Menstrual Problems - Definitions

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Most women at one point or another will have menstrual irregularity. In a majority of cases these will not rise to the level of needing treatment, but they can be of concern to you the patient. Here I will define the different menstrual disorders to familiarize you with the actual medical definitions.

  • AMENORRHEA (a-men-o-ree-uh) - simply put, this is the absence of menstruation or a missed period in a woman of reproductive age. This may be one of the most common forms of menstrual irregularity with one of the main causes being pregnancy.
  • MENARCHE - the beginning of menstruation in an adolescent woman.
  • MENORRHAGIA - heavy bleeding at regular intervals. This is the woman that may have a heavy period once a month and can also be associated with painful periods (dysmenorrhea). This can be bleeding that is either extra heavy (3-5 days) or longer than usual (7-9 days).
  • METRORRAHGIA - heavy bleeding at irregular intervals. This is the woman that suffers from unusual bleeding that is heavy and occurs outside of the normal menses. She may have cycles or bleeding every two weeks.
  • DYSMENORRHEA - painful menses that occur at either regular or irregular intervals.
  • MENOPAUSE - while most women feel they may be entering menopause, the menopause, or climacteric is defined as an absence of menses for at least 6-12 months after your last natural menses. While there are conditions where women ovulate at irregular intervals the average age of menopause is 51.
  • PERIMENOPAUSE - the time around menopause and can be in those women 35-55 yrs old experiencing signs and symptoms of menopause such as hot flashes, mood swings, and menstrual irregularities.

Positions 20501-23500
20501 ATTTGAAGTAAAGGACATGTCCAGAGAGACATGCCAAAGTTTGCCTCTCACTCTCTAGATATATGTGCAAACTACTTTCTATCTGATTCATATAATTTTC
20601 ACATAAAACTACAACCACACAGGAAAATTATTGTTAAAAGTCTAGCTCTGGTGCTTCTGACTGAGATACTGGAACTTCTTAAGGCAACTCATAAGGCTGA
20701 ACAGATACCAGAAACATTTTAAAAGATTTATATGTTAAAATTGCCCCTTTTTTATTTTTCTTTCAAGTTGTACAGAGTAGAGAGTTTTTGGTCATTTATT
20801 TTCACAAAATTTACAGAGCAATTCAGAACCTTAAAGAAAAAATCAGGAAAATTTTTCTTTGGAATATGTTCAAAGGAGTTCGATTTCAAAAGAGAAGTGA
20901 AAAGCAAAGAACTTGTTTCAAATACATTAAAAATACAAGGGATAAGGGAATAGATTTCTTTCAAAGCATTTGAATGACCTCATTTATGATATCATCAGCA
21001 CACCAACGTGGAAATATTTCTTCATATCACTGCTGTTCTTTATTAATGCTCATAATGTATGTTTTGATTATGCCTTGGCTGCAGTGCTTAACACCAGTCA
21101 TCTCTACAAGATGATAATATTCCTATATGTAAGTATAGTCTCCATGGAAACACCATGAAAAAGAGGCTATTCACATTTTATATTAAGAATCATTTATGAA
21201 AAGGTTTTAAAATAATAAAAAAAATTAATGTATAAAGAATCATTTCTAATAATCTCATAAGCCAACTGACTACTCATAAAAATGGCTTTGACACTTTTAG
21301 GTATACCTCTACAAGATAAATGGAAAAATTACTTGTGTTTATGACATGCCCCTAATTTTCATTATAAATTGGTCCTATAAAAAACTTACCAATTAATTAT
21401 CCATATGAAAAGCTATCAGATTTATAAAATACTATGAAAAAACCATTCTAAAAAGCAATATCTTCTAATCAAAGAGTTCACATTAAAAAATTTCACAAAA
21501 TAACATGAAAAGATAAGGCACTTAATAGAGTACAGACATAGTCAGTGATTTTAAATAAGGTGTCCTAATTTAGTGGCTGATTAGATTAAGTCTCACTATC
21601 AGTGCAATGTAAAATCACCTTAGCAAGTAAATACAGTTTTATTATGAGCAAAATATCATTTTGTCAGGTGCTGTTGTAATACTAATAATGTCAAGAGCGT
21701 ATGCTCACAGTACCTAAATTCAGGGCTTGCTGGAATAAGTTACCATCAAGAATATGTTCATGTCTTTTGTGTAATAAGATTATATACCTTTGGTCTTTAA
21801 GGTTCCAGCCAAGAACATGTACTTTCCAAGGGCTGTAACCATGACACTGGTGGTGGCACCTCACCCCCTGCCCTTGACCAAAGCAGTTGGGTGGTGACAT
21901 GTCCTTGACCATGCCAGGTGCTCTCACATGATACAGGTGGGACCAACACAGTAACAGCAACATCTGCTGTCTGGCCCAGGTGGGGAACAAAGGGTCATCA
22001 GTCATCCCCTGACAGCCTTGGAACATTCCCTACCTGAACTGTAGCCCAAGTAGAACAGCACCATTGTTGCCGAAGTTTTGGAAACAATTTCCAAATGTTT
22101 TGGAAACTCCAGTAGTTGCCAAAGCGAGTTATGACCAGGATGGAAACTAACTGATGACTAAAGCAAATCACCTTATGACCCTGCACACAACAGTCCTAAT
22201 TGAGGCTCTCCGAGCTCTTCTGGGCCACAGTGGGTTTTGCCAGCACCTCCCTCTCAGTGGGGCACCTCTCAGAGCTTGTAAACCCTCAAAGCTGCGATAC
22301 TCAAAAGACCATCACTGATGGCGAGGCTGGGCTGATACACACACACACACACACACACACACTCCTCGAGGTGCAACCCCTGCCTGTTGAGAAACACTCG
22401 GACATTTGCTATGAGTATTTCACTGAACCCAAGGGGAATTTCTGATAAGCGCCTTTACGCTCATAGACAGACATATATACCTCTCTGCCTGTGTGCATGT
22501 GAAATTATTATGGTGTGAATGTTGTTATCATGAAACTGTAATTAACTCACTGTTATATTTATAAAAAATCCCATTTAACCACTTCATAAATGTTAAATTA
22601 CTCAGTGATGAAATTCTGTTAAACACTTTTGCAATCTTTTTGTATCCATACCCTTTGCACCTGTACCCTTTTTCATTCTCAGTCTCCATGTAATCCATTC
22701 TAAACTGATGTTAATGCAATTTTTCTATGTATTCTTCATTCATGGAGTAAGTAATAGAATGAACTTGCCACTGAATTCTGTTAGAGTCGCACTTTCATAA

• DYSFUNCTIONAL UTERINE BLEEDING (DUB) - this is a myriad of diagnoses that are rolled into one term. When a physician gives a patient this diagnosis it means there is a menstrual irregularity for which there has been no identified organic cause. You have a problem with your period but we cannot find a reason for it.
  • ABNORMAL UTERINE BLEEDING (AUB) - a larger cache for all of the diagnoses above. If the provider wants to say you have menstrual irregularity but doesn't have a conclusive idea of which type they may use this easier term.
  • POLYMENORRHEA - if your cycle is less than 21 days or you have a period every three weeks.
  • OLIGOMENORRHEA - if your cycle is more than every 35 days or you have infrequent lighter periods.
  • HYPOMENORRHEA - abnormally light regular periods. Your flow may be simple spotting for 1 day.

As stated earlier this is a list of the medical terminology you may see in your chart. We will discuss the causes and treatments of these disorders later.

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